The Arab blogosphere has been growing for a few years now, though not at a particularly quick pace. Only 10 percent of the Arab world has Internet access, yet that is a five-fold increase from 2000. Of course, not all Arab blogs are about liberalizing Arab society. Some use the technology as another front in the jihad against the West being waged by groups like Al Qaeda. One, Irhabi 007, who was recently profiled in The Atlantic Monthly, created Web sites to disseminate videos of beheadings and insurgent attacks on U.S. forces in Iraq. Most analysts and bloggers put the number of Arab bloggers at fewer than 25,000. Of those, a majority blog in Arabic. And though there are surely interesting discussions happening on those sites, Arab bloggers themselves say that a particularly interesting alternative space is being formed on the sites composed in English. Now aggregated on blogging portals like iToot.net and enhanced by the YouTube-like Web site Ikbis, it is in this community of people who are self-consciously half-turned toward the West that one can feel the breathing becoming easier.
Those bloggers are people like Roba Al-Assi, a twenty-one-year-old design student in Amman, Jordan, who recently wrote about her opposition to the death penalty for Saddam Hussein:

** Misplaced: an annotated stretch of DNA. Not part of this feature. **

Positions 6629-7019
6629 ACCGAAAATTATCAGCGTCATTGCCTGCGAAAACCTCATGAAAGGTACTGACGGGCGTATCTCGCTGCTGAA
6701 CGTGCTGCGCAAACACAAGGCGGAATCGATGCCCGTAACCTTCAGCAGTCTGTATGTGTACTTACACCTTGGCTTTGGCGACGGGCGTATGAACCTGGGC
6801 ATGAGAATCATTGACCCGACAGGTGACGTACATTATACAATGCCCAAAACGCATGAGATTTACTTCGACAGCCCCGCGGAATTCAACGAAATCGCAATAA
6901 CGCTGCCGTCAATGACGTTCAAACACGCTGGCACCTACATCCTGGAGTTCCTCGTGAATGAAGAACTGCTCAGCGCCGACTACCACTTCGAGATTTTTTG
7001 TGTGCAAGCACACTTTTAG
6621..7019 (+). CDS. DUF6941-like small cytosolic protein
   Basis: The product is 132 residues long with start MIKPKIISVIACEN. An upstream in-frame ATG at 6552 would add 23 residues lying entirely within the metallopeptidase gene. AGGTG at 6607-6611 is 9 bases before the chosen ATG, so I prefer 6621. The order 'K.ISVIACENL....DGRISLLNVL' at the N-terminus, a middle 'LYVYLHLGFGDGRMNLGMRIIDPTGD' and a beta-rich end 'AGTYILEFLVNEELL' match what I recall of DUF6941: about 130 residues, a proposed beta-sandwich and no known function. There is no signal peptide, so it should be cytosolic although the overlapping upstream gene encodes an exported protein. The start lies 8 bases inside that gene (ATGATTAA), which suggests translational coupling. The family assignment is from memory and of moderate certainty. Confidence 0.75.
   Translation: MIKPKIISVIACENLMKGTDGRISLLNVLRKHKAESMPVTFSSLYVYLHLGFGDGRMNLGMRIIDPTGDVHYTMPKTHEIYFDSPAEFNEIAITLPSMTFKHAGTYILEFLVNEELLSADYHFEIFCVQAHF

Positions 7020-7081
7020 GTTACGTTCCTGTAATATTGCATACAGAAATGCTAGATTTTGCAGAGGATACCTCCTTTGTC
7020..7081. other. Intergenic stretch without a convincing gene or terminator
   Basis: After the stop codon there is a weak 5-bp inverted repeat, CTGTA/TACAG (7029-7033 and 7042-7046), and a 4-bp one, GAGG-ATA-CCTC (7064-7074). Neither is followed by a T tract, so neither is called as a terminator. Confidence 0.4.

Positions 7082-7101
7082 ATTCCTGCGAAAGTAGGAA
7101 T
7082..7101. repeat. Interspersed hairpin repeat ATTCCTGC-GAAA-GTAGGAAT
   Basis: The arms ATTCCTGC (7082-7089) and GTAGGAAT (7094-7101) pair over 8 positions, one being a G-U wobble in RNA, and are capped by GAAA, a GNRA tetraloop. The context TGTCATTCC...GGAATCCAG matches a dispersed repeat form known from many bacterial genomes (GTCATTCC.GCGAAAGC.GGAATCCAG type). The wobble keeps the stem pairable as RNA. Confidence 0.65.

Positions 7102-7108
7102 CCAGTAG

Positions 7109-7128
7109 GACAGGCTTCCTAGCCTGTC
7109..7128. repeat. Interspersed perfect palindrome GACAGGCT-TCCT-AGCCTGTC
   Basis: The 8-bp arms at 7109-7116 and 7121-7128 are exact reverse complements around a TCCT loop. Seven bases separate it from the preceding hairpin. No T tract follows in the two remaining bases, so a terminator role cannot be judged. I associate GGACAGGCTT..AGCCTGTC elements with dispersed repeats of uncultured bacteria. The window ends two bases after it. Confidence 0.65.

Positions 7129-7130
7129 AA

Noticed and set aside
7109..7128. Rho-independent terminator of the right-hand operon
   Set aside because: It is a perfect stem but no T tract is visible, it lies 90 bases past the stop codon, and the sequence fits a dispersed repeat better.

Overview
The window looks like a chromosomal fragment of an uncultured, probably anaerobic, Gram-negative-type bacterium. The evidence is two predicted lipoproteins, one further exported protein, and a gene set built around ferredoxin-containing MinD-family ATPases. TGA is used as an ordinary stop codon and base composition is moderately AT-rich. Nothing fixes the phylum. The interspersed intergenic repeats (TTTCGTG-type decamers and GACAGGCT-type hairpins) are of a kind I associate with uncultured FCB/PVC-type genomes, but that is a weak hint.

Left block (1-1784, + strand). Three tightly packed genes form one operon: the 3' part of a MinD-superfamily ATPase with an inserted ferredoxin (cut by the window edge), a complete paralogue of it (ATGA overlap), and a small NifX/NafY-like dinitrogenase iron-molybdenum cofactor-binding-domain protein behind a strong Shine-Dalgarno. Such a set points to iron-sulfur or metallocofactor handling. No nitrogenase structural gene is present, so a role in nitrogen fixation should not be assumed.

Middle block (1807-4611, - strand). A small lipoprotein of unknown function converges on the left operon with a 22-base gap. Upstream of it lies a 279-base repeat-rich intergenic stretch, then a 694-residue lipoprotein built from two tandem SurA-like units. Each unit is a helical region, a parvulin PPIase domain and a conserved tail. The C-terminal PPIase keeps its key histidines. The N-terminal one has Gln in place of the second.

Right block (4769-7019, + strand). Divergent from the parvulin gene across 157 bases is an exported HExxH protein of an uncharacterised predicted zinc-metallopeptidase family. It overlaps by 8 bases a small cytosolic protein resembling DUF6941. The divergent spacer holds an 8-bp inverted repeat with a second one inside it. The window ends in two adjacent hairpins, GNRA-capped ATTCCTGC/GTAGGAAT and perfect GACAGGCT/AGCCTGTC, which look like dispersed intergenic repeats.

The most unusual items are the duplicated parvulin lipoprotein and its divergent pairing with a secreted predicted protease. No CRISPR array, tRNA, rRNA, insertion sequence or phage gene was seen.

ldquo;It is the premeditated and cold-blooded killing of a human being by the state in the name of justice (I know he killed thousands, but it is in my moral fabric to be better than others. Throw him in jail for the rest of his life, that’s a lot worse than death).rdquo;
Or the Egyptian blogger who calls himself Big Pharaoh, a twenty-seven-year-old graduate of the American University in Cairo, who expressed his support for the Egyptian culture minister who was criticized for stating that he thought the hijab, the traditional woman’s head covering worn by some Muslim women, was “regressive”:
"There are numerous things that make me proud of this country. How the country descended into such stupidity, ignorance, and darkness is definitely not among them. I feel like vomiting every time I think about how this man was virulently attacked for merely stating his opinion on a thing as stupid as the hair cover."
Or Laila El-Haddad, who, on her blog, Unplugged: Diary of a Palestinian Mother, describes herself as a “journalist, mom, occupied Palestinian — all packed into one,” and posted this account of crossing at Rafah from Egypt back into Gaza, after waiting in limbo for weeks for the border to open:
"Some wailed in exhaustion, others fainted; still others cracked dry humor, trying to pass the time. We stood, thousands of us, packed together elbow to elbow like cattle, penned in between steel barriers on one end, and riot-geared Egyptian security guards on the perimeter, who were given orders not to allow anyone through until they hear otherwise from the Israelis — and to respond with force if anyone dared."